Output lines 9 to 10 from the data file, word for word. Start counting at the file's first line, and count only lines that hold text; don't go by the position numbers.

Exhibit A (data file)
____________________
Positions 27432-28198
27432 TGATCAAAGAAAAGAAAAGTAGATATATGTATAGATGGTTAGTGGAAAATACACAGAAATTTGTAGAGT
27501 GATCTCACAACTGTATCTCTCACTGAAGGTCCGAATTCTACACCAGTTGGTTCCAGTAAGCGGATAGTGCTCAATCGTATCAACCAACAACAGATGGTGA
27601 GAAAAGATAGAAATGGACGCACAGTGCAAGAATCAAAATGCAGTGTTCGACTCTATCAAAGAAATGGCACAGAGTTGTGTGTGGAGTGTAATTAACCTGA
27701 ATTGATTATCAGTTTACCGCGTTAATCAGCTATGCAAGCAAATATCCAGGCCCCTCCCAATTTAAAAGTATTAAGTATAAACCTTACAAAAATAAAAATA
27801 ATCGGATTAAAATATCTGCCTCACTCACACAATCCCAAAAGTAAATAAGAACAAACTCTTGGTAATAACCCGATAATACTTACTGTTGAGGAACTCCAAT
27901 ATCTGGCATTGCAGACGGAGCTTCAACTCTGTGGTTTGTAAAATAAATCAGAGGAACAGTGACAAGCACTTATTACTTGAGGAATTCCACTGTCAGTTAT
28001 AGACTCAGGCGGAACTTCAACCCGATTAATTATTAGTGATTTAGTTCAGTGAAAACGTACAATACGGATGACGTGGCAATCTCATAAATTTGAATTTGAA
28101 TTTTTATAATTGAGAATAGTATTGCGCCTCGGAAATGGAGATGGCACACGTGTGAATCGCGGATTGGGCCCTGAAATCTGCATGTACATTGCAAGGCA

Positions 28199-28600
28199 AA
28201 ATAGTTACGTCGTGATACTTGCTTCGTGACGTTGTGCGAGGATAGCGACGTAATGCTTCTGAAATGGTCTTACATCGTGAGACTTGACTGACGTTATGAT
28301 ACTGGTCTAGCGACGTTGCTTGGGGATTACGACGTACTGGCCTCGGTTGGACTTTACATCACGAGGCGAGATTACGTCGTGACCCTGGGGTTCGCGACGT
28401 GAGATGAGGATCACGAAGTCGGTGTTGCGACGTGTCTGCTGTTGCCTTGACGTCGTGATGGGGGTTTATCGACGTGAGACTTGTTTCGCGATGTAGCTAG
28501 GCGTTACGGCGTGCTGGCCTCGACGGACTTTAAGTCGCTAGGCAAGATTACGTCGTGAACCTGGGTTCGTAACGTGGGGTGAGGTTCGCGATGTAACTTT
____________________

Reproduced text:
28101 TTTTTATAATTGAGAATAGTATTGCGCCTCGGAAATGGAGATGGCACACGTGTGAATCGCGGATTGGGCCCTGAAATCTGCATGTACATTGCAAGGCA

Positions 28199-28600